The "big, magestic" douglas-fir,
pseudotsuga menziesii

Before the murdered homecoming queen, the cherry pie, or the menacing doppelgängers of the Black Lodge, FBI Special Agent Dale Cooper drove into Twin Peaks, Washington, and fell in love with what he ecstatically called the “big, majestic” Douglas-fir. This beautiful conifer is one of the three tallest trees in North America, after the two species of Sequoia, with some reaching nearly 400’ in height and a life span beyond 750 years. Trees harvested before reaching these impressive heights provide most of the wood for the construction industry, as the wood is noted for its load-bearing strength. Its fast growth rate also makes it valuable to the Christmas tree industry.

Since its discovery, the tree has endured a dizzying taxonomic history. To begin with, Douglas-fir is not a fir tree (the genus Abies), as the hyphen in the name implies. It is in the genus Pseudotsuga, from the Latin “pseudo”, or “false”, and the Japanese “tsuga”, or “hemlock”, so it is not a hemlock, either. The path to its current scientific name has been a winding one. In 1803, it was Pinus taxifolia, “taxifolia” meaning with leaves similar to a yew (genus Taxus). In 1833, it was Abies douglasii; Pseudotsuga douglasii, in 1867; Pseudotsuga taxifolia; in 1889; and finally Pseudotsuga menziesii, in 1950. This is by no means a complete list.1

Two Scottish botanists are commemorated in both the common and scientific names of the Douglas-fir. In 1792, Archibald Menzies (1754–1842) collected the first specimens of the tree, on Vancouver Island, during the HMS Discovery’s five-year exploratory voyage under the command of Captain George Vancouver.2 In 1824, David Douglas (1799–1834), on an expedition for the London Horticultural Society, collected seeds of the tree along the Columbia River for cultivation in England.

Another twist in the Douglas-fir name game is the pronunciation of the species epithet. In Scotland, the name Menzies traditionally has been pronounced MING-iss, to rhyme with “sing”. Thus, the pronunciation of “menziesii” would be “MING-iss-ee-eye,” following the convention of retaining, as far as possible, the original pronunciation of the person’s name.

Two varieties of Douglas-fir grow in the western United States. Coastal Douglas-fir, Pseudotsuga menziesii var. menziesii, grows in the coastal and inland Pacific Northwest, from California to Canada, while Rocky Mountain Douglas-fir, Pseudotsuga menziesii var. glauca, occurs in the dry interior mountains, from the Mexican border to Canada. The coastal variety is by far the largest, with the tallest documented tree measured at 393’, in 1924.

This pen-and-ink illustration of the Douglas-fir shown at top right is one of Lucretia Hamilton’s unpublished drawings held by the University of Arizona Herbarium that was prepared for a planned allergenic plants publication (Desert Breeze Sep. 2016). In the drawing, note that the leaves, or needles, completely encircle the branch and occur singly, not in clusters as with pine trees. The downward-facing cone has distinctive bracts that extend beyond the scales of the cone. To the left of the cone is an enlarged bract attached to a scale. (The zoom tool is useful for viewing these details.)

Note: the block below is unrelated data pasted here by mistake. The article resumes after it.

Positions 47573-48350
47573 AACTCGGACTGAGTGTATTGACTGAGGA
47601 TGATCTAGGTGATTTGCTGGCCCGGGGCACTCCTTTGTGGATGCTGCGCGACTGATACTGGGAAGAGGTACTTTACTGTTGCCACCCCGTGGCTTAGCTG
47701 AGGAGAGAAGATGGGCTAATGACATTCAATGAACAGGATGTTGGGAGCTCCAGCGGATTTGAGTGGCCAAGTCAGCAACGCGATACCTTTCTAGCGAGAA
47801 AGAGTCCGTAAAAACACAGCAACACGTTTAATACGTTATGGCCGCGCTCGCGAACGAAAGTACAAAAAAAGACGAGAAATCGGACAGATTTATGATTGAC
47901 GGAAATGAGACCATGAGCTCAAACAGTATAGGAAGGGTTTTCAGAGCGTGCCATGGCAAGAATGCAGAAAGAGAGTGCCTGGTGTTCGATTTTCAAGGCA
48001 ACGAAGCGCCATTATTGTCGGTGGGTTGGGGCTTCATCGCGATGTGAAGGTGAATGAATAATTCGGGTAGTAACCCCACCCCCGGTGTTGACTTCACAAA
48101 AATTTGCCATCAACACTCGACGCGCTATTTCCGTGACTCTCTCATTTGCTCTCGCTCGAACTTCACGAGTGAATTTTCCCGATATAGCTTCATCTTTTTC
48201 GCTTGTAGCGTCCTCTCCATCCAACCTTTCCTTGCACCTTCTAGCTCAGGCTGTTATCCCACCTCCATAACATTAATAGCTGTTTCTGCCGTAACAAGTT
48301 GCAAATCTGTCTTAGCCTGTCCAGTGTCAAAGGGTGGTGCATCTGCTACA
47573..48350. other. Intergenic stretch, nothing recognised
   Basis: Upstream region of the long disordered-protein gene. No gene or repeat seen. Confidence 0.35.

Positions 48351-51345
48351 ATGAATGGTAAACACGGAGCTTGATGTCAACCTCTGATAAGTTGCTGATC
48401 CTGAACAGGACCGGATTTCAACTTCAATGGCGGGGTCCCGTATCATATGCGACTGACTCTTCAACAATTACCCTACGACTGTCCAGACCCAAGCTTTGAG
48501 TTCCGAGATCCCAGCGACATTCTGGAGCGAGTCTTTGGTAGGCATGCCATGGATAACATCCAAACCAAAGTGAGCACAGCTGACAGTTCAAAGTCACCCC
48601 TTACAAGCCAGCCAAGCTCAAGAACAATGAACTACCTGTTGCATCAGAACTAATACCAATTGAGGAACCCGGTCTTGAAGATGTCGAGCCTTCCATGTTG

The second illustration is from the French publication, Traité des arbres et arbrissaux (Treatise of trees and shrubs), by botanist and dendrologist Pierre Mouillefert. This illustration includes a fruiting branch with pendulous cones and their prominent bracts (center) and also a flowering branch (top right) with male flowers at the bottom left of the branch and female flowers at the top right.

The unusual bracts that emerge from beneath the scales of the Douglas-fir cone are said to resemble the hind legs and tail of a mouse, as described in a legend from the Pacific northwest. During a raging wildfire, a mouse ran through the forest asking the tall trees to shelter him from the fire. Only the great Douglas-fir tree took pity on the mouse and invited him to hide beneath the scales of his pine cones to avoid the fire. Zoom in on the bottom illustration at right to see the mice hiding within the pine cone.

Several additional illustrations of the tree can be view in this gallery, which includes an excellent drawing by Charles Edward Faxon and a drawing from William Jackson Hooker's Flora boreali-americana, which somehow manages to invert the cones.— Cindy Hartwell

1  The nomenclatural ins-and-outs of these changes are detailed in Douglas-fir: A Nomenclatural Morass, a fascinating account by the late botanist James Reveal.

2  Captain Vancouver's name graces many locations in New Zealand and Australia as well as the Pacific Northwest. He named several locations in the Pacific Northwest for his associates and countrymen:
Mount St. Helens - named by the Captain for a British diplomat, Baron St. Helens, who had settled a the Nootka crisis, a serious dispute between Britain, Spain, and America over conflicting claims to land in the Pacific Northwest;
Mount Baker - named for Discovery's 3rd Lieutenant Joseph Baker, who had been the first on the ship to spot the mountain;
Puget Sound and Puget Island - named for Discovery's 2nd Lieutenant Peter Puget who did much of the surveying work in the area around present-day Seattle;
Mount Hood - named by Lt. William Broughton, commander of the HMS Chatham, Discovery's sister ship for Admiral Samuel Hood, the British Naval officer who had found in the Battle of the Chesapeake;
Mount Rainier - named by Vancouver for his friend Rear Admiral Peter Rainer, a veteran of many battles in the American Revolutionary War.

An abbreviated version of this article appeared in the December 2019 issue of the Desert Breeze, the monthly newsletter of the Tucson Cactus and Succulent Society.